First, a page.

Ad Agency Names Have Undergone a Transformation

Advertising Agency Names Are Becoming More Creative

Man Bored at Work
Your Agency Name is Boring. Getty Images

It's surprising to think that in an industry that makes its bread and butter with creativity and originality, advertising is home to some of the most boring agency names on the planet.

It's fair to say that only law firms rival this completely uninspired approach to naming. It's been said that self-promotion is one of the hardest things for any agency to do, and do well, and that is clearly evidenced by the bland and banal name choices being made.

The formula, at least for the last 60-70 years, appears to be: founder surname 1 + founder surname 2 = agency name. This is modified to become a laundry list of partners as they join the company, or are promoted. 

The Big Players Have The Boring Names
Take a look at the top 5 advertising agencies around the world, listed by revenue, at the time of writing this article. These are the big-name ad agencies with blue chip clients. 

  1. WPP Group London
  2. Omnicom Group NY City
  3. Publicis Groupe S.A. Paris
  4. Interpublic Group NY City
  5. Dentsu Tokyo

And here are a list of other agencies that make big money, year after year:

  • Hakuhodo DY Holdings Tokyo
  • Havas Suresnes, France
  • Aegis Group London
  • Asatsu-DK Tokyo
  • MDC Partners Toronto/NY City
  • Sapient Cambridge, Massachusetts
  • aQuantive Seattle
  • Aspen Marketing Services West Chicago, Illinois
  • Cheil Communications Seoul
  • Monster Worldwide NY City
  • WB Doner & Company Southfield, Michigan
  • Cossette Communication Group Quebec City
  • Richards Group Dallas
  • Bartle Bogle Hegarty London
  • M&C Saatchi London
  • Chime Communications PLC London
  • Merkle Lanham, Maryland
  • Weiden+Kennedy Portland, Oregon
  • RPA Santa Monica
  • Cramer-Krasselt Chicago

Still awake? Congratulations. To anyone other than shareholders in these firms, the names are about as memorable and exciting as a cold bowl of porridge.

 

It's just a laundry list of boring acronyms, dull suffixes and blatant attempts to raise the egos of the founders. An agency as creative as Bartle Bogle Hegarty, for instance, may not get very far today with such an average and forgettable moniker.

But it seems to have been the case, in the sixties, seventies, eighties, and nineties, for agencies to go with the standard "names above the door" approach. Even the best agencies ever to grace the industry, including Doyle Dane BernbachOgilvy & Mather, and TBWA, all suffered from "I want to be famous!" syndrome.

This is a classic case of ego trumping the greater good. In any situation where names make up the title of an agency or business, it's inevitable that someone will leave and someone else will join, or get promoted. It's why you end up with ridiculous agency names like AMVBBDO. Seriously, that's just a soup of initials. If you have a more conceptual name, none of that matters. And modern agencies know this all too well.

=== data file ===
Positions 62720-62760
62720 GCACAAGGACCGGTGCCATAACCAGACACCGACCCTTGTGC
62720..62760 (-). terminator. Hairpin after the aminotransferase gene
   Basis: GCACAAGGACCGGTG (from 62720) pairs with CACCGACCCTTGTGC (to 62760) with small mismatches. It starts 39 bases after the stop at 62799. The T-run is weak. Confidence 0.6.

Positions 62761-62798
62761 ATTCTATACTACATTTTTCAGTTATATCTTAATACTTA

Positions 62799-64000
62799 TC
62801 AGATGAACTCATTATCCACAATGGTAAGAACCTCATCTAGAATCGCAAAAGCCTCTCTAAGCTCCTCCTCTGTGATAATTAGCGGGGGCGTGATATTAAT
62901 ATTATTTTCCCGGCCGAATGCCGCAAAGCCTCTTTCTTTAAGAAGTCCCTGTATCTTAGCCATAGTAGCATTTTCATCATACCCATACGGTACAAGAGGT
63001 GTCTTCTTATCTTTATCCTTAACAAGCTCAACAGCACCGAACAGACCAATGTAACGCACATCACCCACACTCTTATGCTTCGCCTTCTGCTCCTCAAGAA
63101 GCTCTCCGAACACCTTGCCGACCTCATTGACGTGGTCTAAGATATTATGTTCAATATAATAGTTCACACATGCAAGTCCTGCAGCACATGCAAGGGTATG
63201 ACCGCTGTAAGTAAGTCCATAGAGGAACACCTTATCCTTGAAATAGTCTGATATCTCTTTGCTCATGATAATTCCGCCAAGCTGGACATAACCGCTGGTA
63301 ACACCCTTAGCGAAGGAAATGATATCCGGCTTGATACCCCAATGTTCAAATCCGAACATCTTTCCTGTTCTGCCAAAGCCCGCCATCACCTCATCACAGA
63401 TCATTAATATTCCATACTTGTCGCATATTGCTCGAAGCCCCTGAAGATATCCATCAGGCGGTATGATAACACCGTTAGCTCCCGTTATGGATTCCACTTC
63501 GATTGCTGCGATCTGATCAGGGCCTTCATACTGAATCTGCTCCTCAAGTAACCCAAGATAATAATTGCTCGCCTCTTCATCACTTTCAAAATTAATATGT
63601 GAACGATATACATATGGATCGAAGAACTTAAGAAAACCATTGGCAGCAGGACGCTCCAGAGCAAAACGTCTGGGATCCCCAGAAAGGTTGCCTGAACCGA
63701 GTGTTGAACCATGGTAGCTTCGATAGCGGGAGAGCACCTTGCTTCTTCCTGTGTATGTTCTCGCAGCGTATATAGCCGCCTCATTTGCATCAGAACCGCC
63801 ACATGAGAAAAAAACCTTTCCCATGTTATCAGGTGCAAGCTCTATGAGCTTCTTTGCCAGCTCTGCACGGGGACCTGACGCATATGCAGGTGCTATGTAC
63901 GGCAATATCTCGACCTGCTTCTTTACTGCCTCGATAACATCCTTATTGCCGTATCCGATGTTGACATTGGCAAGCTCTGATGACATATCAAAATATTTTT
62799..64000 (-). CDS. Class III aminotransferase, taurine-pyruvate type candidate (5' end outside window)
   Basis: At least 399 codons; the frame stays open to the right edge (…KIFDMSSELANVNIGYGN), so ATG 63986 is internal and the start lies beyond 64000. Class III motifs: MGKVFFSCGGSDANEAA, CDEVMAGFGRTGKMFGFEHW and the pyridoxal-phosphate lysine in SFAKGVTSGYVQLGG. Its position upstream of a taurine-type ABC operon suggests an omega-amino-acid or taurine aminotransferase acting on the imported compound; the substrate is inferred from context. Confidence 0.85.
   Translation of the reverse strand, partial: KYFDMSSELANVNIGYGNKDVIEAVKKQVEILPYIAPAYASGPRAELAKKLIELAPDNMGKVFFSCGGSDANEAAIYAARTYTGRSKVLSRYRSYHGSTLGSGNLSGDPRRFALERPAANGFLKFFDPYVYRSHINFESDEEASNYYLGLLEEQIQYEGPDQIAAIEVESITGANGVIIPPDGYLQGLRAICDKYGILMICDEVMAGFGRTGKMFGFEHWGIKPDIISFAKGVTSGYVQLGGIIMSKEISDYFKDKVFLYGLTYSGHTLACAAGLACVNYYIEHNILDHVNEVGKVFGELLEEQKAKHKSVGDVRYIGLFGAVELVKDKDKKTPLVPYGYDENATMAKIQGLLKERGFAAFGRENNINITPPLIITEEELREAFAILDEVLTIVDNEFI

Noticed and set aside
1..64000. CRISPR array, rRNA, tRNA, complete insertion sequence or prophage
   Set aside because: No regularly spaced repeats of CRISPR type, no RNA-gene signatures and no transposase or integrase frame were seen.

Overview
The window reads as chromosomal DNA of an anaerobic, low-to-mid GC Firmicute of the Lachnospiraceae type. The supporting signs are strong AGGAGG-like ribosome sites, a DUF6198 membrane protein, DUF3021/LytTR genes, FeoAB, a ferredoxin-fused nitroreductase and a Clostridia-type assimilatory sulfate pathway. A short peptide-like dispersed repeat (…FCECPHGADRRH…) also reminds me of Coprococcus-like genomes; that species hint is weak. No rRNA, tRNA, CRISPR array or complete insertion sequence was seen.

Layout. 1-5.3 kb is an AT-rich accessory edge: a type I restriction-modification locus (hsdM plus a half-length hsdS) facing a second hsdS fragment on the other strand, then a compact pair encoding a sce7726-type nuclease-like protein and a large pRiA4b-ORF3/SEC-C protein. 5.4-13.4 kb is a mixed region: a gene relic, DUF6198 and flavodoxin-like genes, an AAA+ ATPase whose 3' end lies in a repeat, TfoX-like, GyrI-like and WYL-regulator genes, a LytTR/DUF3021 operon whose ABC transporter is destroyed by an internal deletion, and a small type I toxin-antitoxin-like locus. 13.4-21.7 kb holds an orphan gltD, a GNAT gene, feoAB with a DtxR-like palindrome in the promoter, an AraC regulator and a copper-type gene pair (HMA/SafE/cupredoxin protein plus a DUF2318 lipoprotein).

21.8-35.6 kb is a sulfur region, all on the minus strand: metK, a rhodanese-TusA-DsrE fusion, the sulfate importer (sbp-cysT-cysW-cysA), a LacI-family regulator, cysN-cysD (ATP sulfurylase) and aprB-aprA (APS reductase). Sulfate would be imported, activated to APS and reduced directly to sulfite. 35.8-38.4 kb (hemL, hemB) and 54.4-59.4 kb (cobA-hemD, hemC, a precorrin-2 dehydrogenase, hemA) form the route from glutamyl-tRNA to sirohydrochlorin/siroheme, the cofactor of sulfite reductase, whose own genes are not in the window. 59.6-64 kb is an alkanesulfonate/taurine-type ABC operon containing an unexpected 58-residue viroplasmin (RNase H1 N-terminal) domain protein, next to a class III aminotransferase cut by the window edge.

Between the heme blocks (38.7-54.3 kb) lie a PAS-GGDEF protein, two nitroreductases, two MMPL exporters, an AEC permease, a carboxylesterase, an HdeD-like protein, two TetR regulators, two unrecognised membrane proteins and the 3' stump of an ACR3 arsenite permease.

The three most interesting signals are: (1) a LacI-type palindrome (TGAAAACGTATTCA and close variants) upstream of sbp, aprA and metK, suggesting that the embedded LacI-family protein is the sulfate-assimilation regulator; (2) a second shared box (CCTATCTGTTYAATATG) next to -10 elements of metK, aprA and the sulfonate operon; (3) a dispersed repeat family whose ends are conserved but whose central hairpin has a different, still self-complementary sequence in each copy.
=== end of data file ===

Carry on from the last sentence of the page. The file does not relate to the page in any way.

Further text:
That Was Then. This is Now...Thankfully.

More and more agencies are starting to come around to a more creative way of thinking. Solid, memorable and creative agency names that currently populate the industry include:

  • 72 And Sunny
  • Strawberry Frog
  • Taxi
  • Wexley School for Girls
  • Big Spaceship
  • The Bank
  • Razorfish
  • Pocket Hercules
  • Kids Love Jetlag
  • Omelet
  • David & Goliath
  • Walrus
  • Mother
  • Moosylvania
  • Creature
  • Blammo Worldwide
  • The Glue Society
  • Farm
  • Bonehook

The difference between the two lists is night and day. While one, the former, looks more at home at a boring fundraiser for lawyers, the other is an exciting collection of agencies that conjures a story beyond the name.

Blammo Worldwide. They clearly have a sense of humor, an easy-going approach, but also relate that they'll have an impact. Imagine if they had instead gone with the surnames of the four major players in the agency - McNab, Gee, Simon and Emslie.

Would that even have garnered a second look?

Perhaps in their day, clients wanted a sense of structure and a solid foundation from their ad agencies, and so "name soup" was a good choice to attract clientele.

These days, it seems that the new kids on the block are looking at things a little differently. Sure, they're not in the top 25, and probably never will be considering the considerable size, history, and billings of their much higher paid competitors. But with agencies like Mother and Taxi making big waves, they should not be surprised to see themselves nipping at the heels of the big boys.

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